Talk of currency wars, persistently low interest rates and investors’ return to equities have all given markets plenty to digest in the past few months, and panels of experts addressed each theme on the fourth day of Credit Suisse’s Asian Investment Conference.
Credit Suisse experts also weighed in on whether the turbocharged growth of Asian economies such as the Philippines, Indonesia, Malaysia and Thailand could overheat and how energy security issues are likely to play out in China and Japan.
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“Despite the noise and the big talk about currency wars; despite the undeniable and very large effects on small economies, globally we do not see a huge or significant global imbalance… nor do we see huge imbalances in capital flows. We are close to something that is consistent with fundamentals, pretty much all through the dollar, the euro and the yen.” – Markus Rodlauer, China Mission Chief and Deputy Director in the International Monetary Fund’s Asia Pacific Department. Read more at the AIC Reporter and watch an interview with Rodlauer here.
“The evidence we’re seeing in terms of fund flows… is that this hasn’t been driven by new money coming into equities. There is a marked improvement of money moving back towards equities, but it’s not a significant shift, and we’re still seeing quite a good flow towards fixed-income funds. What we have seen in the last six to nine months has not been driven by evidence of a ‘Great Rotation.’” – Andrew Formica, Chief Executive Officer of the Henderson Group plc. Read more at the AIC Reporter.
“Real returns in most fixed-income products are negative at the moment. So if you are an asset allocator, and you have even a modest target designed just to maintain the purchasing power of the assets you manage, you almost have no choice but to increase your allocation to equities.” – Bill Maldonado, Chief Investment Officer and Asia-Pacific and Strategy Chief Investment Officer for Equities globally at HSBC Global Asset Management. Read more at the AIC Reporter.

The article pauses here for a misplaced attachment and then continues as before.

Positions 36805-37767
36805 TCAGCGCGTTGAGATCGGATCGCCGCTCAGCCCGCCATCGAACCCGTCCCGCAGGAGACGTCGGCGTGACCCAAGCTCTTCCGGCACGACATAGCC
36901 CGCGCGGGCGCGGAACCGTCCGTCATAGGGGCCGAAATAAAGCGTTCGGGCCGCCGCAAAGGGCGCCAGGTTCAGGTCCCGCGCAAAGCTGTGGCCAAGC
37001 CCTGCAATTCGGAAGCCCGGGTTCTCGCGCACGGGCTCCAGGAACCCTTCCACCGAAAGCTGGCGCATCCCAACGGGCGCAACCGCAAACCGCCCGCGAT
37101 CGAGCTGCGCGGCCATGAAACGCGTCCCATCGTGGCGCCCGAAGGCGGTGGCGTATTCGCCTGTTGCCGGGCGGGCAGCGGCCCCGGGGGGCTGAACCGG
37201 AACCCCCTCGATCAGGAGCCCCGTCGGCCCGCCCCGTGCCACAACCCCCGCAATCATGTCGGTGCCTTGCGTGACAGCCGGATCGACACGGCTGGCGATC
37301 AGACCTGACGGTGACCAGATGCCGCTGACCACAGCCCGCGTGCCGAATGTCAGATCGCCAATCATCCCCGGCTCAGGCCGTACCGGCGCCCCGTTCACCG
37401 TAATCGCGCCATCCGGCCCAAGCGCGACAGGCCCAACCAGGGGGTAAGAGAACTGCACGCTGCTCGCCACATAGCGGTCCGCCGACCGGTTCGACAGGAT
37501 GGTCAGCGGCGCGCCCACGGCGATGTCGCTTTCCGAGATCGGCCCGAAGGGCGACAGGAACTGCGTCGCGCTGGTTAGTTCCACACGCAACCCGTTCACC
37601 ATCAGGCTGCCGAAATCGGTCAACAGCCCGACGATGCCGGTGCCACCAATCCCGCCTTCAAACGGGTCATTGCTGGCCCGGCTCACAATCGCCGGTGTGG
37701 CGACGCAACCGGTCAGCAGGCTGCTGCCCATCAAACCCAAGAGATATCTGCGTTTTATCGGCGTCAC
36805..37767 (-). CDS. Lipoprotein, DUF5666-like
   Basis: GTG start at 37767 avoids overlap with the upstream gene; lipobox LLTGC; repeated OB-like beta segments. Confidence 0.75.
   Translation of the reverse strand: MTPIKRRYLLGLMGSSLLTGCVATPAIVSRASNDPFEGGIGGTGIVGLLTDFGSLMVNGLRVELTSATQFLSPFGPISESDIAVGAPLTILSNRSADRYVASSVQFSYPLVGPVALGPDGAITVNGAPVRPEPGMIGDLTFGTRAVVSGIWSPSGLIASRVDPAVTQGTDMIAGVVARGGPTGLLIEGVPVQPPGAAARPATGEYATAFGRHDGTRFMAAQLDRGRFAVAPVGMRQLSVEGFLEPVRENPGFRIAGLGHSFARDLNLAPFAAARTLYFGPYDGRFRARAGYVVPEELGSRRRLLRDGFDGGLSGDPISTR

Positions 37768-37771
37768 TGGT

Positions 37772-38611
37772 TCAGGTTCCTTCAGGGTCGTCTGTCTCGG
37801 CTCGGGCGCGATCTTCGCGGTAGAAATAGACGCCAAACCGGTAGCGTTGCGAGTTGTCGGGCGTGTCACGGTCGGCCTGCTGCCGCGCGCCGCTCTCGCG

“Given the fragility of the recovery and the durability of growth – it’s getting back on track, but it’s not there yet – it’s hard to see the policymakers just letting it go at some point and taking their foot off the pedal, and letting bond yields rise in a hurry.” – Neeraj Seth, Head of Asian Credit at BlackRock Inc. Read more at the AIC Reporter.
“If this growth continues, these economies will run into increasing signs of overheating or bubble characteristics and bust risks later on.” – Robert Prior-Wandesforde, Head of India and Southeast Asia Economics for Credit Suisse, speaking at a media briefing about the rapid growth of Thailand, Malaysia, the Philippines and Indonesia. Read more at the AIC Reporter.
“The reform agenda in Japan, just as the deckchairs are swapped in China, leads to questions over how the major economic blocks will interface and find compromise positions with regard to disputed waters and islands, where resources exploitation is a major factor.” – David Hewitt, Co-head of Global Oil and Gas Research for Credit Suisse, on how energy security issues will play out in Asia. Read more at the AIC Reporter.
“Above-trend growth is still hard to come by in a world where major developed economies are operating close to their limits in terms of fiscal sustainability, and the emerging markets have not yet completely left behind their reliance on export opportunities to the developed world.” – Dr. Neal Soss, Chief Economist, Investment Banking at Credit Suisse. Read more at the AIC Reporter.
“With regard to fundamentals, the European banking sector still needs to deleverage significantly due to increased capital requirements and to secure robust funding access on the back of increasing demands from creditors on capitalization given likely bail-in implementation…However, such deleveraging is a key credit positive, and coupled with central bank funding access, these positives more than offset the likely further asset quality deterioration.” - Pieter Fyfer, Head of European IG Corporate Credit Sector Strategy at Credit Suisse. Read more at the AIC Reporter.